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Originally published October 6 2010

TV food ads promote unhealthy eating habits

by David Gutierrez, staff writer

(NaturalNews) A person who ate only products advertised on television could get an entire month's worth of sugar in a single day, according to a study conducted by researchers from Armstrong Atlantic State University in the Savannah, Ga., and published in the Journal of the American Dietetic Association.

"Just one advertised food item by itself will provide, on average, three times your daily recommended servings of sugar and two and half times your daily recommended servings of fat," said lead researcher Michael Mink.

The researchers recorded 84 hours of prime time broadcasts on ABC, CBS, NBC and Fox over the course of 28 days, plus 12 hours of Saturday morning programming. In that time, more than 3,500 commercials were aired, over 600 of them for food products. In contrast, none of the 116 public service announcements aired concerned nutrition.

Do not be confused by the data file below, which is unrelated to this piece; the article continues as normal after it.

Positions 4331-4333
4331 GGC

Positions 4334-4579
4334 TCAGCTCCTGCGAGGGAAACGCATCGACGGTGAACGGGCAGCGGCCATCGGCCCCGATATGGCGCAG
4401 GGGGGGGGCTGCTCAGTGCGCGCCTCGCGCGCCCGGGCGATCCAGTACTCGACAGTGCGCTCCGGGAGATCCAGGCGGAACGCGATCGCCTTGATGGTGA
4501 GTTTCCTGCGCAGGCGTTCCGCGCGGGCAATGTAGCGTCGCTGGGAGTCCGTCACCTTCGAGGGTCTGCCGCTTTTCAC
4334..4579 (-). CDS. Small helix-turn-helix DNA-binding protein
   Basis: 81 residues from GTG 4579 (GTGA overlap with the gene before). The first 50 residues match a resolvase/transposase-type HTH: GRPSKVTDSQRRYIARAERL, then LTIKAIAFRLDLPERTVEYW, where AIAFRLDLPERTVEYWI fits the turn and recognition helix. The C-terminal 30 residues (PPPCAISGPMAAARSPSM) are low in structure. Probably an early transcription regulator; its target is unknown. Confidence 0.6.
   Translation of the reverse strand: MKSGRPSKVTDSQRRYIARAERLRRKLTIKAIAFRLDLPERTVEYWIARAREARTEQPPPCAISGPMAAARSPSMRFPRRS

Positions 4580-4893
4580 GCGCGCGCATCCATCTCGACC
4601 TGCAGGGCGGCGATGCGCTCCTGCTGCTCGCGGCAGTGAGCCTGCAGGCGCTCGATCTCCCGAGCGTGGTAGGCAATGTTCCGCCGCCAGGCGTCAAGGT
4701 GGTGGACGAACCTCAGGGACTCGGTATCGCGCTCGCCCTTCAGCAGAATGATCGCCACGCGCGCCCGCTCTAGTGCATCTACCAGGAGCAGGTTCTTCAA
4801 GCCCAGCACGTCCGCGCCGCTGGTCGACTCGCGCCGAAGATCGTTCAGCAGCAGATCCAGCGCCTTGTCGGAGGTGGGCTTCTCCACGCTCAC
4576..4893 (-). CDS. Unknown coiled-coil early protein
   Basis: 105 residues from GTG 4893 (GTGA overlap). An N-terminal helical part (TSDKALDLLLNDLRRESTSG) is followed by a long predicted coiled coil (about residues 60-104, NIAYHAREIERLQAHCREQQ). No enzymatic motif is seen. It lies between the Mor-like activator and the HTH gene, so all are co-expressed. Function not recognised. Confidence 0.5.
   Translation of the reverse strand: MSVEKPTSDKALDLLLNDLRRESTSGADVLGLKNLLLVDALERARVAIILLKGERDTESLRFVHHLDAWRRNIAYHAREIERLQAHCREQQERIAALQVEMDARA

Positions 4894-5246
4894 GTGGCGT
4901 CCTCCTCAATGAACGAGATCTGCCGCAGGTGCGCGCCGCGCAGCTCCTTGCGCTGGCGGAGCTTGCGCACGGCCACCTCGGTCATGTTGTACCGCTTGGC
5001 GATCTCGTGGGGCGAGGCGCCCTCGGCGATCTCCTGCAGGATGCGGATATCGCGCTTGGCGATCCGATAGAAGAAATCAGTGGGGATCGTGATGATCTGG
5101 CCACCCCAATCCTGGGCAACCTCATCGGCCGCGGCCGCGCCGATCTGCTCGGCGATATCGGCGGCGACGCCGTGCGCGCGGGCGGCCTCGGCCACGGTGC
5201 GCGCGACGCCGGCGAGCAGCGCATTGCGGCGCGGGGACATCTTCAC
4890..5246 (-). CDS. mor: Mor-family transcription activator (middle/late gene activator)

Researchers used a computer program to analyze the nutritional content of the more than 800 individual food items advertised, then constructed a 2,000 calorie diet of only these foods. This hypothetical diet was then compared with government dietary guidelines.

The TV diet provided 20 times the recommended amount of fat and 25 times the recommended amount of sugar, as well as too much protein, sodium, saturated and cholesterol. It provided too little in the way of fresh fruits and vegetables, resulting in only 55 percent of recommended calcium intake, 50 percent of recommended magnesium and insufficient levels of vitamin E, potassium and fiber.

"The thing that really struck us is that this is a double whammy," Mink said. "You're getting too many of the things that are associated with a higher risk of illness and too few of the nutrients that are associated with protecting us from illness. It's the worst combination."

The food industry spent more than $11 billion on television advertisements in 2004.

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